Information and communication technology are now preparing for the next revolution. After personal computers, networks, miniaturisation, multimedia, mobile devices and cloud-computing, the next generation of technology will feature software that understands not just spoken or written letters and sounds but entire words and sentences, and supports users far better because it speaks, knows and understands their language. Forerunners of such developments are the free online service Google Translate that translates between 57 languages, IBM’s supercomputer Watson that was able to defeat the US-champion in the game of “Jeopardy”, and Apple’s mobile assistant Siri for the iPhone that can react to voice commands and answer questions in English, German, French and Japanese.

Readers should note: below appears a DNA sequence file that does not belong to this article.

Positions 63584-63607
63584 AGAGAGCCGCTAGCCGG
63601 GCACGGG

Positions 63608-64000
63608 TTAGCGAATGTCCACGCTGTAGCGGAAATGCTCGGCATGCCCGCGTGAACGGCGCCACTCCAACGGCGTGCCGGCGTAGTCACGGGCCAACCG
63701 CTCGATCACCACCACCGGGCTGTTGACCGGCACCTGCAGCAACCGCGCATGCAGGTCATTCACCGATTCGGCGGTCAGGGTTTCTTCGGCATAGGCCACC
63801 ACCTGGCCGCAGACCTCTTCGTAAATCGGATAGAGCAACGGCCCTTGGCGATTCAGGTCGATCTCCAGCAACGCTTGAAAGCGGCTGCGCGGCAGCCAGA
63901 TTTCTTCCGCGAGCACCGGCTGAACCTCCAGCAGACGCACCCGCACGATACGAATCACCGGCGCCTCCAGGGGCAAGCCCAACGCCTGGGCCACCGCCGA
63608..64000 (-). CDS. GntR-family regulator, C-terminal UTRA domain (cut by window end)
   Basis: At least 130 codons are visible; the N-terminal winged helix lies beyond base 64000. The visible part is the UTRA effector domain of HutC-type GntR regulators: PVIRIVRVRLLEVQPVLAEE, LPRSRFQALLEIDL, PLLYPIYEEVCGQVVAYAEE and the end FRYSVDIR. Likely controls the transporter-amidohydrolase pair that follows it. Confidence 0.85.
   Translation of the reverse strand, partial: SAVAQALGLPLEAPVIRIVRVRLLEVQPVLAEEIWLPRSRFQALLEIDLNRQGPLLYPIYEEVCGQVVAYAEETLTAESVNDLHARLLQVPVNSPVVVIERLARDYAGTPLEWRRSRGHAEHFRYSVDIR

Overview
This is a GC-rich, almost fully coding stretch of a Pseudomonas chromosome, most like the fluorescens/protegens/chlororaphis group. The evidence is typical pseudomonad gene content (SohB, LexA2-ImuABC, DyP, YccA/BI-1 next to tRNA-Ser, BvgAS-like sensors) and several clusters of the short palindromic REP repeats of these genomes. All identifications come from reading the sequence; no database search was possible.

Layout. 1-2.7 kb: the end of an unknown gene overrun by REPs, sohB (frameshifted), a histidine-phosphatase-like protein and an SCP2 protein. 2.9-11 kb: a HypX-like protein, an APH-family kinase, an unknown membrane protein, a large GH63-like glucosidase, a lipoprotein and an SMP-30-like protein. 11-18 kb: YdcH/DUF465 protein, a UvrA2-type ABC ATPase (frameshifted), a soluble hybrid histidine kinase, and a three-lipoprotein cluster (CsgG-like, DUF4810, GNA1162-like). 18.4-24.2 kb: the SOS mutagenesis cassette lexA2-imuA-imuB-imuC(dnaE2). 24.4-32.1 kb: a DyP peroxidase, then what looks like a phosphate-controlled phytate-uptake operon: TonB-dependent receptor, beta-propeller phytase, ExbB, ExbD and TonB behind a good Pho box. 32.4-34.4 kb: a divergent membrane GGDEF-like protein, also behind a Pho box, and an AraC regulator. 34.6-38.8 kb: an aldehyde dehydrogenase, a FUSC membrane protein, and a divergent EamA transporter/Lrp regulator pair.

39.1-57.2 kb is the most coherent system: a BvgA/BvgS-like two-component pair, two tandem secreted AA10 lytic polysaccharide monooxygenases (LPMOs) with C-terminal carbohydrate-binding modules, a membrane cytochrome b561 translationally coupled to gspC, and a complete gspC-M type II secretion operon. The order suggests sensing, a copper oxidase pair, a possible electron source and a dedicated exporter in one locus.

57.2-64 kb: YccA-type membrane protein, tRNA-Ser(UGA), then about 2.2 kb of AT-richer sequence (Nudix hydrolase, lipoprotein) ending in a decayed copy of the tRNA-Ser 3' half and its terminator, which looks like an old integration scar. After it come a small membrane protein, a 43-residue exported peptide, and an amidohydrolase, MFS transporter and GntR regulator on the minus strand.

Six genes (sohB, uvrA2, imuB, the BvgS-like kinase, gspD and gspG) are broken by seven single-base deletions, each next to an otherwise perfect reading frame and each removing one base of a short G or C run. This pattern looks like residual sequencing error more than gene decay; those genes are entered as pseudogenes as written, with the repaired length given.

The next generation of information technology will master human language to such an extent that human users will be able to communicate using the technology in their own language. Devices will be able to automatically find the most important news and information from the world’s digital knowledge store in reaction to easy-to-use voice commands. Language-enabled technology will be able to translate automatically or assist interpreters; summarise conversations and documents; and support users in learning scenarios. For example, it will help immigrants to learn the Icelandic language and integrate more fully into the country’s culture. The next generation of information and communication technologies will enable industrial and service robots (currently under development in research laboratories) to faithfully understand what their users want them to do and then proudly report on their achievements. This level of performance means going way beyond simple character sets and lexicons, spell checkers and pronunciation rules. The technology must move on from simplistic approaches and start modelling language in an all-encompassing way, taking syntax as well as semantics into account to understand the drift of questions and generate rich and relevant answers.